Latiker is familiar counsel for Roseland’s boys and young men, including many who have been shot or otherwise victimized. But Kids Off the Block does not describe itself as a victims program — and Latiker never thought to describe it as such, either. She knew of victim compensation programs through conversations with her young men and their families, but until this reporting she had never heard of victim assistance grants for nonprofits. It’s indicative of a sizable knowledge gap between organizations actually doing the work of victim assistance in neighborhoods dense with gun violence and federal and state victim assistance programs.

According to the state attorney general’s annual list of grantees, during the past two years, the only organization with potential to overlap with young, black male victims that received funding from Illinois’ state-funded victim assistance program was Parents Against Gangs. When asked about groups servicing young, black male crime victims, a spokesperson for the attorney general’s office said this was the only group to apply that focused on “gang related violence.” Founded in the Cabrini Green housing project in 1987 by Betty Major-Rose, following the murder of her daughter, Parents Against Gangs has since 1991 supported and counseled the families of homicide victims, most of whom are young, black and male. But even this group doesn’t work directly with male survivors. Major-Rose has long wanted to expand to do so, but hasn’t had the capacity.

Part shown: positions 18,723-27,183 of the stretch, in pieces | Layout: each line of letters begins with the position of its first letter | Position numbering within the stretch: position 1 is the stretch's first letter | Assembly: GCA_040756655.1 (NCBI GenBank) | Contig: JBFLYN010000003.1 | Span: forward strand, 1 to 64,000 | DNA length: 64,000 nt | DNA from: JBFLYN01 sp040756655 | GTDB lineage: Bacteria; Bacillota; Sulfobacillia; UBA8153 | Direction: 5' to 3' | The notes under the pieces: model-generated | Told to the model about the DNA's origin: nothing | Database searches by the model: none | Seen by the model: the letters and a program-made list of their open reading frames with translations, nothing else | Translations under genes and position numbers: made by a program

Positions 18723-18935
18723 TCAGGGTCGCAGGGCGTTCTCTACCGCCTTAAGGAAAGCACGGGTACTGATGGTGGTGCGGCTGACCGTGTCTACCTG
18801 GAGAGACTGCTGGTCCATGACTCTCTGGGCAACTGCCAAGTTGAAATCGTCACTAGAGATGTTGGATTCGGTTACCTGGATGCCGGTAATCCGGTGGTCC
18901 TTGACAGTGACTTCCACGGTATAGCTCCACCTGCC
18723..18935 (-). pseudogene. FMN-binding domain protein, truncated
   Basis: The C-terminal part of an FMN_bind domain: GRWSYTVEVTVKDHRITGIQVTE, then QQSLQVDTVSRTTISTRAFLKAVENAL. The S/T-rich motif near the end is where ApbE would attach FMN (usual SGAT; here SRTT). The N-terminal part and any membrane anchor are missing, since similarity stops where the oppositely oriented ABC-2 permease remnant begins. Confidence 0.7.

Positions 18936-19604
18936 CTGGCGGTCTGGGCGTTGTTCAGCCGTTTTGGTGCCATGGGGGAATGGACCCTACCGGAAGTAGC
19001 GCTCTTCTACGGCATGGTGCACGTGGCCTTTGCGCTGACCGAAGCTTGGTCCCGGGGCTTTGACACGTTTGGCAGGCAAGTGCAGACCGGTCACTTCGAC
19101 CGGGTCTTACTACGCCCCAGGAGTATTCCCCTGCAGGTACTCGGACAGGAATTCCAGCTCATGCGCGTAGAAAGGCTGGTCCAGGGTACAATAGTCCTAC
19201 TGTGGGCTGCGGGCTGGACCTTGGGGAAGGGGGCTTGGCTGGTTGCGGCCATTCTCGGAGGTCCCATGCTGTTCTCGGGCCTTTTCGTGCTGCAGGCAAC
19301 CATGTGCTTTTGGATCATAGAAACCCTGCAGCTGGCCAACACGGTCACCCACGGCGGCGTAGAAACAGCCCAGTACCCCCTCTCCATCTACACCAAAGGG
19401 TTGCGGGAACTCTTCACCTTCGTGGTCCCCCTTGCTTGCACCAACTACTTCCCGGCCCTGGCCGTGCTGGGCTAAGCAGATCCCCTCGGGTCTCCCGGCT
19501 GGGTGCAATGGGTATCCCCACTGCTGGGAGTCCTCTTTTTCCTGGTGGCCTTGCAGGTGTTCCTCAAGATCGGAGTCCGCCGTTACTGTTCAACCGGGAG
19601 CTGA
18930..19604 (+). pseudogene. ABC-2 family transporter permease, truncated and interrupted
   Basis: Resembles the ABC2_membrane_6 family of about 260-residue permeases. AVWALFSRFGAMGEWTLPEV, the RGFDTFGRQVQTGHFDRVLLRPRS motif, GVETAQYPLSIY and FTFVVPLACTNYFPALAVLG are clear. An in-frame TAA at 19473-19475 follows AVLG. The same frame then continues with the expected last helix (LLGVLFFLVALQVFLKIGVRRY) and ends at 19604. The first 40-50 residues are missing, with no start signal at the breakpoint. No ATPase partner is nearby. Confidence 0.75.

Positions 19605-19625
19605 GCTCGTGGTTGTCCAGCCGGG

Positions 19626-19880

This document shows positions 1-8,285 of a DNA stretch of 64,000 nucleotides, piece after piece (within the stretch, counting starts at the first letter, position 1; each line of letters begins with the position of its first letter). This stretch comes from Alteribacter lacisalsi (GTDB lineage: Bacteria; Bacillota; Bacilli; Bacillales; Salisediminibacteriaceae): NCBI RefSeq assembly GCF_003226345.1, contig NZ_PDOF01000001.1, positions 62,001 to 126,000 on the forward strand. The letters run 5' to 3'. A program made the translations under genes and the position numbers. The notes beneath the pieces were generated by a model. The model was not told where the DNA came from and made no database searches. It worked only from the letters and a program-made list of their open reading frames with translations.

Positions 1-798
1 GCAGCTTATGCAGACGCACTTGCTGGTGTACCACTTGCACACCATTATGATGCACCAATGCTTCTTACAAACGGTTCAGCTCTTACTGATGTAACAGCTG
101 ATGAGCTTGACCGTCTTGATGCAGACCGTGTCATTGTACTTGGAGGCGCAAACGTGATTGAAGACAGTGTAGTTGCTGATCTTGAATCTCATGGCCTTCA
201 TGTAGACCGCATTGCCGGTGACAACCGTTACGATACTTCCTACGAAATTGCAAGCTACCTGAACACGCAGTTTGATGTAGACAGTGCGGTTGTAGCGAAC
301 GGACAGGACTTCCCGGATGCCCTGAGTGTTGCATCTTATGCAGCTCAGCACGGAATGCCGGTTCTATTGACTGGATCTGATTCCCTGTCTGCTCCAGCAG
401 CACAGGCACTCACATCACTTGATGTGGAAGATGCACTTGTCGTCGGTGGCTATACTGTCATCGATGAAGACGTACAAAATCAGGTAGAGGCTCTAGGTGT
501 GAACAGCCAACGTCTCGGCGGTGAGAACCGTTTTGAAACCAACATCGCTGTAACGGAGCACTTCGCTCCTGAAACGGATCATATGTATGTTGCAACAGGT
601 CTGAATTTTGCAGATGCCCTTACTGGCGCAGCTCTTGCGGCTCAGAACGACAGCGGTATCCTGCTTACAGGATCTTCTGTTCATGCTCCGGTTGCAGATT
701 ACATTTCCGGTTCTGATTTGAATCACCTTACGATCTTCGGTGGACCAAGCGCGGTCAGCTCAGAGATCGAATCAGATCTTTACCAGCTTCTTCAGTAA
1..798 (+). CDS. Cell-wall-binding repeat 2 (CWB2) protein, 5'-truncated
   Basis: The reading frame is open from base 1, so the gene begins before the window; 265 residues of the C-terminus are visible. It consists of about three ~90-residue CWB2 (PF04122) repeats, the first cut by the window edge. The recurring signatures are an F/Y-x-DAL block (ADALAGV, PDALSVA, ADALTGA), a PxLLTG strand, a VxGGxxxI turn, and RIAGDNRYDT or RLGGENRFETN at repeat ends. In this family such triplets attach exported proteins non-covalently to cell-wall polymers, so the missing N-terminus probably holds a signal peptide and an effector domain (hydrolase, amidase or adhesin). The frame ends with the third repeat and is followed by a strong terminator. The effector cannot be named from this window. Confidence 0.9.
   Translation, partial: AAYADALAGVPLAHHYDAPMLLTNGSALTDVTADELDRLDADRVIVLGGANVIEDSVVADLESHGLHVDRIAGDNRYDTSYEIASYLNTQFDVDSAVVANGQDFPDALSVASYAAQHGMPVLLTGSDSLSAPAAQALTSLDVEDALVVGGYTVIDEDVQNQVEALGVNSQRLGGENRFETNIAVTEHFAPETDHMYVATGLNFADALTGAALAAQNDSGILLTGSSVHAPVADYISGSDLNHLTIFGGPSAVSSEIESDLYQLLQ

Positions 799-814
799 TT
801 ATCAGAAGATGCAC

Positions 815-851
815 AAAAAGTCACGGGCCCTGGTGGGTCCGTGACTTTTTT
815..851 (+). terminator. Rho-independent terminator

“Immediately after victimization is the most crucial point for intervention — and you can’t deal with just one person, you have to take the family as a whole,” she says. “They’re at their most vulnerable. They’re ready to listen, ready to receive what you have to say and do for them. I’ve seen it for myself.”

But Major-Rose’s road-tested lessons are her own. Parents Against Gangs has an annual budget of $20,000, plus whatever comes out of Major-Rose’s personal checking account, and a small roster of volunteers and family. Her husband is a substance abuse counselor and their two daughters, both of whom are now in psychology doctoral programs, help out. Their catchment area, she says, is all of Chicago.

Meanwhile, Legal Assistance Foundation Chicago was the only Chicago-area nonprofit with potential to reach young, black male victims to recieve funding from the state’s VOCA portfolio during the last fiscal year. A multi-service agency that provides legal assistance to the poor, the organization helps crime victims to apply for compensation.